So the fact that the average numeric scores for Columbia College may be higher that Barnard does not by itself imply that one is by whatever percentage point “easier” than the other to gain attendance into Columbia U.

While I agree that many Barnard applicants apply because they genuinely love the school and would love to attend, I know several people who have openly discussed it as a “backdoor” option into an Ivy League school. With videos like “college decision reactions,” many people who apply to Barnard in those videos do not apply to any other LACs or women’s colleges. These are 2 of the most defining factors of Barnard, aside from its location and feel, of course. So, if someone applies to all of the traditional T20s and then throws Barnard in the mix, without considering other LACs or women’s colleges, it appears that Barnard was only applied to because of its affiliation to Columbia.

Genuinely, I believe that the large majority of Barnard applicants apply there because they want to attend Barnard for the institution it is, but as the school has grown in recognition, I think some women have used it as a way into getting a Columbia degree without attending Columbia. And that also is not to say that the education at Barnard alone is not exemplary – I have no doubt that it is. But for those who are attached to a name brand, any chance at getting a Columbia degree is one that they would jump at.

At the end of the day, I think people who truly want to attend Barnard for the institution it is are more likely to be admitted because their passion for the school will come out in their essays and applications. Barnard students love Barnard, though for at least some students, there is truth in the idea that some students apply because of the Columbia brand.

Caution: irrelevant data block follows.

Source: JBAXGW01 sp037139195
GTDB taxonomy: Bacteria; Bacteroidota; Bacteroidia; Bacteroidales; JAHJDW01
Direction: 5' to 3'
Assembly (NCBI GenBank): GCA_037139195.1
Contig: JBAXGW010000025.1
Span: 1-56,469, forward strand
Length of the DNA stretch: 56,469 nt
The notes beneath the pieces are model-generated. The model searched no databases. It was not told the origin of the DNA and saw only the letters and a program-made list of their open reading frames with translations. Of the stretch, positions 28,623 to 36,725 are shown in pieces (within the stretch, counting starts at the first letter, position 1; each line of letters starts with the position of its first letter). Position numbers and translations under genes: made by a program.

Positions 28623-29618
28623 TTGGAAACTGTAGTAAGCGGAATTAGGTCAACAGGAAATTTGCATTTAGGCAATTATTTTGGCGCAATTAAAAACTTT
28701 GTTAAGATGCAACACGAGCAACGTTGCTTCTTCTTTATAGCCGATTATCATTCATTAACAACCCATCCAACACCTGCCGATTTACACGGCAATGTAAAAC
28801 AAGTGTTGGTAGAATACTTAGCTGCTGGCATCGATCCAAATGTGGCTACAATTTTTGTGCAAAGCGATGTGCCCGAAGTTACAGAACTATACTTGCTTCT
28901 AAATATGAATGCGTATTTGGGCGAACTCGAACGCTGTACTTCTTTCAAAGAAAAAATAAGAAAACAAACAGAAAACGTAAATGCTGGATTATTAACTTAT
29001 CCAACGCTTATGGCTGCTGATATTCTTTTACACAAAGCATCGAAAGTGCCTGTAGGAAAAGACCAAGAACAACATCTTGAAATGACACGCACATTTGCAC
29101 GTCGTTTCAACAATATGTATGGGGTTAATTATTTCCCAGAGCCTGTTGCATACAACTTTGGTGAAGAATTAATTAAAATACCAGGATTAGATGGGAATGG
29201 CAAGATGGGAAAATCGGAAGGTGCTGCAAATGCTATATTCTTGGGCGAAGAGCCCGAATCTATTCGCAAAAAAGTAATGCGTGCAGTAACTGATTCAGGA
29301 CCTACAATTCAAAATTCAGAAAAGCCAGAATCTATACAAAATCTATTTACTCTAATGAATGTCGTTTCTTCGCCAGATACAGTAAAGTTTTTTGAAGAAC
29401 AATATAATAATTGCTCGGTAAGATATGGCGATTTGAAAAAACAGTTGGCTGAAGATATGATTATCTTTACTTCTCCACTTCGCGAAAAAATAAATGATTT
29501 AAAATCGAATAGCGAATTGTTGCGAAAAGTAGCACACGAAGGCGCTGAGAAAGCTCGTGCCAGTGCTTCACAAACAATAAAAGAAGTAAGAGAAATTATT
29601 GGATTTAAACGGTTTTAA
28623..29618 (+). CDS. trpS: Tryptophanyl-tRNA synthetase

1 Like

I think there may be a more nuanced reason.

My daughter did not apply to any other women’s colleges (in fact, I was surprised she did), because no other urban university with a campus had a fully integrated women’s college to offer as the icing on the cake.

Yes - one attraction to Barnard is indeed the integration with Columbia University: its campus, facilities, sports, course catalogue, programs, location (in the city, and within the city), and the social options (ability to make friends) because of the large university setting.

But far from being a “back-door” to Columbia University, it was actually Barnard that was the “added benefit”.

Looking back, I think the key to her enrollment decision (among the various acceptances) was: New York City, the large University campus with all its offerings - making the Barnard vibe the final tipping point. No doubt, by then she certainly had learned of the added benefit of the Columbia University degree.